DENVER (KDVR) — A 24-year-old cold case has been solved after a Denver woman’s killer has finally been sentenced.

A Denver District Court judge sentenced 58-year-old Crespin Nene-Perez to serve a minimum prison term of 20 years for the 1998 domestic violence cold case homicide of his then-girlfriend Bonny Baker.

Nearly 24 years after her death, Nene-Perez pleaded guilty to one count of murder in the second degree on March 25.

The cold case dates back to June 30, 1998, when 47-year-old Baker was reported missing. Baker’s remains were then discovered in July of 1999 in New Mexico when two boys riding horses in a remote area of tribal land came across her remains. The boys found her skull which was then placed in the custody of the New Mexico Office of the Medical Investigator.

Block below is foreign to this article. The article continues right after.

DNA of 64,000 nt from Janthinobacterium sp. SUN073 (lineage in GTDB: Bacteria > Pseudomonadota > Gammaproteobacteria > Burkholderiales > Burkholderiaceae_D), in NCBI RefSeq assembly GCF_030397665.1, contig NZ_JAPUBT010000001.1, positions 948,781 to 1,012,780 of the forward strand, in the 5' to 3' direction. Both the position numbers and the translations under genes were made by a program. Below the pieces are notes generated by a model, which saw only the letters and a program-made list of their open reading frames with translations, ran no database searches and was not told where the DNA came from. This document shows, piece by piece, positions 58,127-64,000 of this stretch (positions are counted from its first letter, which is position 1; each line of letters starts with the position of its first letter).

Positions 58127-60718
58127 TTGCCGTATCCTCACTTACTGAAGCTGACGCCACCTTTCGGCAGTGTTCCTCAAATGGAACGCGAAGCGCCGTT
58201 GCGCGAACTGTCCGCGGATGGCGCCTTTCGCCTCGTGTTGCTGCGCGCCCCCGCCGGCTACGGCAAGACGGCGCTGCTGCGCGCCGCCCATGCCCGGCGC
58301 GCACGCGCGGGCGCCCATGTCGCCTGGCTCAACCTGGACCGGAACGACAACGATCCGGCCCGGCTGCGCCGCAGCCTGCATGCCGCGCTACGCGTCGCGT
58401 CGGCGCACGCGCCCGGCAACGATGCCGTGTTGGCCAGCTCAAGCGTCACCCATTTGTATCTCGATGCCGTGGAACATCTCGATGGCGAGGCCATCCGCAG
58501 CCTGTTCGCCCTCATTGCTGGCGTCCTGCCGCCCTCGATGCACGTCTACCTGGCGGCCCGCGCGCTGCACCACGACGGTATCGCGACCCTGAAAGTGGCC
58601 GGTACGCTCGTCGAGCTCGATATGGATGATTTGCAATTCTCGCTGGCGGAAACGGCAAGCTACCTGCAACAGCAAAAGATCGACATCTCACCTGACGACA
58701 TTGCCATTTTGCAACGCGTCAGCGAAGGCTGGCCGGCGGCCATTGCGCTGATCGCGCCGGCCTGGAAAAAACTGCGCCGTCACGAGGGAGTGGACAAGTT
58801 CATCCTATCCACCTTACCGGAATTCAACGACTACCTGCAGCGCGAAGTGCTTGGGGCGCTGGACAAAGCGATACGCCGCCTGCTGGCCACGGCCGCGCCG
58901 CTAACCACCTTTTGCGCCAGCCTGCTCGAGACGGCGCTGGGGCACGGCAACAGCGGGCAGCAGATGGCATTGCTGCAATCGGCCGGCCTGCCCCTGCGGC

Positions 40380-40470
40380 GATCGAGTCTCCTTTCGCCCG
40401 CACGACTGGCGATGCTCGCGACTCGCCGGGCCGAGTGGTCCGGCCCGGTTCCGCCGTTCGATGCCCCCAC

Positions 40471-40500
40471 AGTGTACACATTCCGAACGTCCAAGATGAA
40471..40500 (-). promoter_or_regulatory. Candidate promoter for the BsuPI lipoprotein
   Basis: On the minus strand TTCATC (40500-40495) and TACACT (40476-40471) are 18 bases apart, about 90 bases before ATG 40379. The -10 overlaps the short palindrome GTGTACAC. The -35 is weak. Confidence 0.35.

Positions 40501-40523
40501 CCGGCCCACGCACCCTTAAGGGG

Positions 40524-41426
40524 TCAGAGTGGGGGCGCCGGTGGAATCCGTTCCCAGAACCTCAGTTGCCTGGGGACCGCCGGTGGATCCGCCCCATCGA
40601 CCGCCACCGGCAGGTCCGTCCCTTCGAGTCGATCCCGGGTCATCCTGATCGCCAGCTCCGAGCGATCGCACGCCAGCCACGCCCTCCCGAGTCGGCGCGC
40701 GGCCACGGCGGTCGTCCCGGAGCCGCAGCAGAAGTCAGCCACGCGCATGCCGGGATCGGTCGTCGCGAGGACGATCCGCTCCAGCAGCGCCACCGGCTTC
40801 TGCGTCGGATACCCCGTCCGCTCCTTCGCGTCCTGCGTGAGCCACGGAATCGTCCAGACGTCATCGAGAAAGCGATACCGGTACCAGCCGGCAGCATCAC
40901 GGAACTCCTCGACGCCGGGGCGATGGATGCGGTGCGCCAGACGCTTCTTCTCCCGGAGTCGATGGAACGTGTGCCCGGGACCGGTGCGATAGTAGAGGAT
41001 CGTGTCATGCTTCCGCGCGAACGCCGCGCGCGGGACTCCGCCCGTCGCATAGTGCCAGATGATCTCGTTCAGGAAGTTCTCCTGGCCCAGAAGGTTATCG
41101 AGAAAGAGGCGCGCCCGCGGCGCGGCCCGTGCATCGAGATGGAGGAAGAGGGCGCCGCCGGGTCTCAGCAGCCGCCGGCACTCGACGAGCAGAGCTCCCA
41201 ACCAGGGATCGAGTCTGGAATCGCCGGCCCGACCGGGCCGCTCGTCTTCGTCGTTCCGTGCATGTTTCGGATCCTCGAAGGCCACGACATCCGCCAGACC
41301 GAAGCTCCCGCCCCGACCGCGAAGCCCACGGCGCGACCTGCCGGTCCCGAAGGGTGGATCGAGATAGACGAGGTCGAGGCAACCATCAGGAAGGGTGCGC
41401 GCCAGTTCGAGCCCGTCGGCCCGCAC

Nene-Perez had killed Baker and left her body in a shallow grave on Navajo tribal grounds within a day of her disappearance.

“Today’s outcome is a testament to the decade-long collaboration and persistence of Denver’s dedicated cold case teams on a case that, in other jurisdictions, may have been deemed unsolvable,” said Chief Deputy Weber. 

Baker’s son, Jose Jaurigue, was in attendance for Nene-Perez’s hearing. He wore a button with his mother’s high school photo on it.

“She wasn’t just a mother to her own children; she was a mother to other peoples’ children in the neighborhood. In late June of 1998, that mother was taken from us by a selfish monster who was unable to share her with us,” said Jaurigue.

In October of 2012, the Cold Case Unit of the Denver Police Department reopened Baker’s homicide case. The team worked with the Navajo tribal officials to confirm the remains were indeed Baker’s. In 2013, police completed further rounds of witness interviews and forensic testing to arrest Nene-Perez.

Nene-Perez was living in Mexico at the time that his arrest warrant was issued and was extradited back to Denver in 2020.